A section of students of Classes I to VIII will be returning to their respective campuses on Monday, after a gap of nearly 20 months. The COVID-19 pandemic had resulted in the closure of schools in March 2020.
Though many institutions have decided to conduct physical classes by following the safety protocol, some have opted to wait and watch before following suit.
While allowing schools to function, the School Education Department emphasised that the “happiness of students” was a priority. It has framed directives that will determine how the next few weeks will play out for students of government and aided schools.
“Over the next 10 to 15 days, our focus will be on reminding students that schools are happy spaces and ensuring the environment remains welcoming to them. For students of Classes I and II in particular, who have never attended classes on campus, we are asking schools not to be rigid about timings, and allay the concerns of parents whenever needed,” an official said.
The Directorate of Elementary Education stated that for a fortnight or so, the focus will be on encouraging students to participate in activities, including sharing of experiences, storytelling, music, dance and drawing. The State Council for Educational Research and Training (SCERT) has prepared a bridge course, which will be taken up after the first two weeks for all classes.
A host of safety rules, many of which were implemented when schools reopened for students of Classes IX to XII in September, will be enforced. They include mask wearing and physical distancing at all times.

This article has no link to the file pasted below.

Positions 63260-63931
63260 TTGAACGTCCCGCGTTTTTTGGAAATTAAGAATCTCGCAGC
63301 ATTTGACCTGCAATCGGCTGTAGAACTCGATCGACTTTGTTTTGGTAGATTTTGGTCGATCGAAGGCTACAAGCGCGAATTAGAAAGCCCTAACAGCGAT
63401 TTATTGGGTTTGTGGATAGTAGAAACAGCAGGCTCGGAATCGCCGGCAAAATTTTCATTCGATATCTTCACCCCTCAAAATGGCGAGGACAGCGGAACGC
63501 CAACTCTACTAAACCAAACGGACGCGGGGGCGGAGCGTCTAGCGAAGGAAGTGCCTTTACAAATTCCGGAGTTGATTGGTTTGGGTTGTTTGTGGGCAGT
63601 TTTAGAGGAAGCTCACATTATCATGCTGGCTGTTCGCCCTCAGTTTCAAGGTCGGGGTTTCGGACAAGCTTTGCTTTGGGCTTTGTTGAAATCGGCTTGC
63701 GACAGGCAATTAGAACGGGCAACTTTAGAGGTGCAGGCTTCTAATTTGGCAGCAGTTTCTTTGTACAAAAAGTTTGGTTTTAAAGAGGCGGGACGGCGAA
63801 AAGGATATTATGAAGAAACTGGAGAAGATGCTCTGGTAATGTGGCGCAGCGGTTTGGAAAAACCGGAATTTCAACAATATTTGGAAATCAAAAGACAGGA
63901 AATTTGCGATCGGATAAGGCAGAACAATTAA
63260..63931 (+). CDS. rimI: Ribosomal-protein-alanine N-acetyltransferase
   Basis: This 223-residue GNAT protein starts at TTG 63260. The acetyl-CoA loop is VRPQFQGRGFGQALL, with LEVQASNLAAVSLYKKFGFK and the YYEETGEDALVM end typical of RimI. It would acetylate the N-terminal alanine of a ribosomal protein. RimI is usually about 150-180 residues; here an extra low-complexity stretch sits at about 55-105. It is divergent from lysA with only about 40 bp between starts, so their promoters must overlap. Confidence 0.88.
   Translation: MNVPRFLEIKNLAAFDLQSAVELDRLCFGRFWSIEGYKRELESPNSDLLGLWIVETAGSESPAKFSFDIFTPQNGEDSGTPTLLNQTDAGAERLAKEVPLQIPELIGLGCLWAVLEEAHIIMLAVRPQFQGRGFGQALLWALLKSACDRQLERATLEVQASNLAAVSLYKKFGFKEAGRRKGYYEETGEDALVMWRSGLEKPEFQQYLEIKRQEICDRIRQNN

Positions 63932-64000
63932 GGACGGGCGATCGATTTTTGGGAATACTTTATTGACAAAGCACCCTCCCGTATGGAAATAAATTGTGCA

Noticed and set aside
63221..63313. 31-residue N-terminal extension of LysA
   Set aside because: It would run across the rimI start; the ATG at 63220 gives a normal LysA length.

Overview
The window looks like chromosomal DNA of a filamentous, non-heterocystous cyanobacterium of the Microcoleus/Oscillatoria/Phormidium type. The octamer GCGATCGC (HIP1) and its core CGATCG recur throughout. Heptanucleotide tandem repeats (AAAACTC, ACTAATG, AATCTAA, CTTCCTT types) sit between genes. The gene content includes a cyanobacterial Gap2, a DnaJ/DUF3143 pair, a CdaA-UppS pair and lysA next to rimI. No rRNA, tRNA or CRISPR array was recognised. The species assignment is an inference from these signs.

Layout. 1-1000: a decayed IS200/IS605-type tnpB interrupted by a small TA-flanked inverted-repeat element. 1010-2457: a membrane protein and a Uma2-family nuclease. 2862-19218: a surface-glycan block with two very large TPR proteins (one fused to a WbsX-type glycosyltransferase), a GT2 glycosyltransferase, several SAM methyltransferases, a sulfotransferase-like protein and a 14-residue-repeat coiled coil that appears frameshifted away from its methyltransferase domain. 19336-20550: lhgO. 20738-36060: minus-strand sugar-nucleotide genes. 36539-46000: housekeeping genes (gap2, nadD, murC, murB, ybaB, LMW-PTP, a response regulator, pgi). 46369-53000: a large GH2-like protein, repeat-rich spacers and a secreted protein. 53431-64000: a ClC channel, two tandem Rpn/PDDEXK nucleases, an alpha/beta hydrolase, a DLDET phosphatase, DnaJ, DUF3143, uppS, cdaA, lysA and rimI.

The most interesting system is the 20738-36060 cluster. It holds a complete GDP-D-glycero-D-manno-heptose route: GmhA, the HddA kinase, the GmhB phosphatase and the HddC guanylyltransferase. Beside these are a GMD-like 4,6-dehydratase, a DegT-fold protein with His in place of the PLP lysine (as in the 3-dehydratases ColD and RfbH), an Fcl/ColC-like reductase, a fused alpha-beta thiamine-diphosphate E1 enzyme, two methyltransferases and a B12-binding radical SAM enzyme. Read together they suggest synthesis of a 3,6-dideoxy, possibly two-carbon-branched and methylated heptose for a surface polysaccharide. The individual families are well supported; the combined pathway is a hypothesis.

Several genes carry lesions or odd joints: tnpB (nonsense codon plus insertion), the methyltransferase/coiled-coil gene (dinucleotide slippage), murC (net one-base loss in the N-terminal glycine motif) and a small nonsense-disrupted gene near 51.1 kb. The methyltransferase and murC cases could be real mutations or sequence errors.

“We will be resuming classes in a phased manner, and have Classes VI to VIII first on campus,” said Priyanka Ghosh, principal, Vikas Mantra Public School. Ms. Ghosh said the school had an academic planner in place for November, largely focused on activities and interactive sessions for children.
“Instead of jumping head first into their textbook lessons, we will have activities based on listening, speaking, reading and writing skills for English and other language classes. Younger children in particular have not had much writing practice, and we will encourage them to write and complete the worksheets that they were previously attempting online,” she said. “For teachers, the mantra is to be patient with the children, give them a lot of breaks, and listen to what they have to say about being back in school,” she added.
Many schools are planning to welcome students with colourful classrooms, music, sweets and new notebooks.
“For the parents of some students of Classes I and II, who would like to wait on campus during classes for the first few days, we have readied space. One of the main concerns that were put forth was whether young students will wear masks for several hours, and we have decided to give them breaks, when they will be taken to an outdoor space and allowed to take their masks off for a few minutes while maintaining physical distance,” said N. Vijayan, patron, Unified Self-Financing Schools’ Association, and Chairman, Zion group of schools.
P.K. Ilamaran, president, Tamil Nadu Teachers’ Association, said schools should consistently follow up with students about their physical and mental health and ask students to inform them if any of their family members develop symptoms of COVID-19. “All teaching and non-teaching staff across most schools have been vaccinated, and we have experience implementing safety norms when senior students returned to campuses in September. Some schools with less space have chosen to accommodate students of only two to three classes per day on campus to avoid crowding.”